Despite the efforts of the central Beijing and local governments to end the working class unrest in China’s north eastern provinces, laid-off workers in Liaoyang, Liaoning province, and the Daqing oilfields in Heilongjiang province have organised protest actions throughout May.
Hundreds of workers from the bankrupt Liaoyang Ferro-alloy Factory have been gathering before the city government building since May 3, to demand the release of their four arrested leaders—Yao Fuxin, Xiao Yunliang, Pang Qingxiang and Wang Zhaoming—and a resolution of their grievances. The four were detained during demonstrations of tens of thousands of workers in Liaoyang during March, protesting against unemployment, unpaid wages and official corruption.
Simmering tensions erupted when the mayor of Liaoyang told journalists the city did not have any unemployment problems. Over 500,000 state sector workers were laid off in Liaoning province last year and the vast majority are still owed a 10,000 yuan ($US1,200) redundancy payout from their former employer. Most of the 6.8 million state sector workers in the province have only been paid sporadically over the past two years and many of those laid off are owed thousands of yuan in wages from companies that have been bankrupted by the government.
The depth of the anger can be gauged by the fact that Ferro-alloy workers have not abandoned their political demand for the release of their representatives despite the payment of their outstanding redundancy benefit in late March.
The Hong Kong-based China Labour Bulletin (CLB) reported that on May 7 the Liaoyang local government had attempted to end the silent rallies by asking the workers to appoint new representatives to meet with the city mayor. The workers refused to do so, fearing that the government was trying to identify other militants for arrest. Instead, they issued an open letter to the mayor demanding the release of the four leaders. It also called for a public report on the forced bankruptcy of the city’s state-owned factories, an investigation into official corruption and the punishment of police who had abused their positions. The letter warned that unless the demands were met, “collective demonstrations” would be organised in Beijing.
According to CLB sources, the city government rejected the demands. On May 15 it ordered a police attack on workers after they raised a banner denouncing the authorities. CLB reported: “More then 10 plainclothes police officers charged out of the government building’s courtyard and attacked the workers with punches and kicks and seized their banners. Clashes followed as the workers protected the banners. During the clashes, the son of a retired Ferro-alloy worker, whose mother was beaten during the police assault, demanded to know why they had attacked his mother. As a result, he was severely beaten by the police and then taken away.” Government officials later released the man in order to calm other workers.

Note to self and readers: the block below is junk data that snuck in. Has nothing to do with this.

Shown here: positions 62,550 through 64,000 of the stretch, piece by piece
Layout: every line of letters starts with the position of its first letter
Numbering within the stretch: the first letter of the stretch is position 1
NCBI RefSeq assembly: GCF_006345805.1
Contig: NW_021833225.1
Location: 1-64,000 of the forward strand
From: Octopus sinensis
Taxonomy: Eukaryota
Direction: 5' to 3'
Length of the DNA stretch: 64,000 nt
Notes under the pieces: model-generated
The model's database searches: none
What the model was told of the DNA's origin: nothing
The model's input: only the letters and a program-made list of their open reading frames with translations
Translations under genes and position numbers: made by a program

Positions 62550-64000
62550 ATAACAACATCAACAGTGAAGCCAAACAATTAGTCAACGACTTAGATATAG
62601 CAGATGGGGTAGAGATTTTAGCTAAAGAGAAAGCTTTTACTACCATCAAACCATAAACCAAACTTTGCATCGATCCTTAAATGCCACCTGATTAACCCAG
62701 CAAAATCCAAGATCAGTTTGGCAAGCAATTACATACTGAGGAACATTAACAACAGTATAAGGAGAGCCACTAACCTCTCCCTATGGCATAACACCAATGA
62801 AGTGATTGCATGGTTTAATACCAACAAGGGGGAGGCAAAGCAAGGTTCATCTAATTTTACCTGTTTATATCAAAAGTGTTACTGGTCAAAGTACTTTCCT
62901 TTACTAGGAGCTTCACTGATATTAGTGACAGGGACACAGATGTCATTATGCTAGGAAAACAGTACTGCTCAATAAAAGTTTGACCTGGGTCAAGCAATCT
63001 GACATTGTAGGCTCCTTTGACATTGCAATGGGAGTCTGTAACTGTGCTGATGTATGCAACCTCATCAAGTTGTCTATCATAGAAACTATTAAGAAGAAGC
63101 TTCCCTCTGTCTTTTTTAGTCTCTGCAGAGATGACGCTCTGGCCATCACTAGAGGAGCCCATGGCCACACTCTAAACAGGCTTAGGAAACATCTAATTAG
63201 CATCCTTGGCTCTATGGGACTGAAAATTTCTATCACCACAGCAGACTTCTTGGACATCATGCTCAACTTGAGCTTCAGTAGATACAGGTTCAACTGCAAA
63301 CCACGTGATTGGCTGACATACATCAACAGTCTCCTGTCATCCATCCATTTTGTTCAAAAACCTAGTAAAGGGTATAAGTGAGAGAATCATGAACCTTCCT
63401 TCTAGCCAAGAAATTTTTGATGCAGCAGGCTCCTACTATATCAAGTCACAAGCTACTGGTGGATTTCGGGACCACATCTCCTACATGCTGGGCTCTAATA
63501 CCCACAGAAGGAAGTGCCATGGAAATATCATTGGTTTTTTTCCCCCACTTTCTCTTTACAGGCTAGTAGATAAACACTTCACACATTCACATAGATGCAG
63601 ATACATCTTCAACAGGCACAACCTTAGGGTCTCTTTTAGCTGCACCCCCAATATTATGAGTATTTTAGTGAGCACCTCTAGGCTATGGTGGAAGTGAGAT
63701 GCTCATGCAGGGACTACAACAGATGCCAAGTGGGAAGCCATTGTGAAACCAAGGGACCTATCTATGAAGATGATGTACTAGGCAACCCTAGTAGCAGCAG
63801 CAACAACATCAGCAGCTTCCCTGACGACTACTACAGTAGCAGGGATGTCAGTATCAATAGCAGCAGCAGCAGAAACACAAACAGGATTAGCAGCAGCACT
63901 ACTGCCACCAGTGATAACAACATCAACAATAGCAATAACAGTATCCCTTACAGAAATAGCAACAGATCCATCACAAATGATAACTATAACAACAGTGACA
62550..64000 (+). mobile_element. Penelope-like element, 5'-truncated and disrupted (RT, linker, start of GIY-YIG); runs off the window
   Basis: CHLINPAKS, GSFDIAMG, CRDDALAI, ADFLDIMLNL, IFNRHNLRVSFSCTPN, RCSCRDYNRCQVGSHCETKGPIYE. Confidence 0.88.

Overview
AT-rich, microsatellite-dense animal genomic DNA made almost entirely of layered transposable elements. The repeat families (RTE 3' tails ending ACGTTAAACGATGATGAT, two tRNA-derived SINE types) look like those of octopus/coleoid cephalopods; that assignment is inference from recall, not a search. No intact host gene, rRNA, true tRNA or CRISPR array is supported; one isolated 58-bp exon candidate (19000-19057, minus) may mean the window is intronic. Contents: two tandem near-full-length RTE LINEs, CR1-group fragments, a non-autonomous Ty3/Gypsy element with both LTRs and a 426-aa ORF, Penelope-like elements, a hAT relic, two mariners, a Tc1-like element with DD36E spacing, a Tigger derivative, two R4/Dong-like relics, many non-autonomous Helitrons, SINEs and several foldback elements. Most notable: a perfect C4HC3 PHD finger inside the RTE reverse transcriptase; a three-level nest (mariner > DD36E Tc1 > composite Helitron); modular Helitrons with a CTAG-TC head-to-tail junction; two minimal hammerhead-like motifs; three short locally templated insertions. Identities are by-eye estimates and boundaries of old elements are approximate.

The protests continued over the following days, with Reuters reporting on May 17 that a witness heard an official shouting to a crowd of assembled workers outside the government offices: “The four will be sentenced soon, your action is useless.” Guo Xiujing, Yao Fuxin’s wife, told Reuters over the phone that her house was under 24-hour surveillance and that police had told workers “not to come and talk to me”. There have been no reports from the city in the past week.
Alongside the renewed tensions in Liaoyang, as many as 10,000 laid-off workers in the Daqing oil fields are reported to have been taking part in a series of new protests since May 1. PetroChina, China’s largest oil company and the owner of Daqing Petroleum, attempted to slash the redundancy provisions for some 80,000 laid-off employees in February in order to cut costs. The workers, mostly in their 40s and 50s, responded with weeks of mass demonstrations. As many as 60 workers were seized by police during the action and some are still being held in detention.
The unrest among laid-off oil workers in Daqing has spread to other oil fields. CLB reported on May 6 that some 60,000 redundant and retired workers from the major Shengli Oilfield in northern Hebei province, upon “hearing news of the sustained struggle of Daqing oilfield workers”, are suing the Shengli Petroleum Administration Bureau for outstanding pensions and benefits. The workers have succeeded in having a local court file their case.
Chinese authorities are nervous about the potential for widespread protests as large-scale layoffs continue. The governor of Liaoning admitted on May 9 that “another 500,000 [state industry] workers would lose their jobs” this year in the province due to the free market restructuring of state-owned industries. The current urban unemployment rate in the north-east is believed to be over 25 percent in cities like Liaoyang and Shenyang.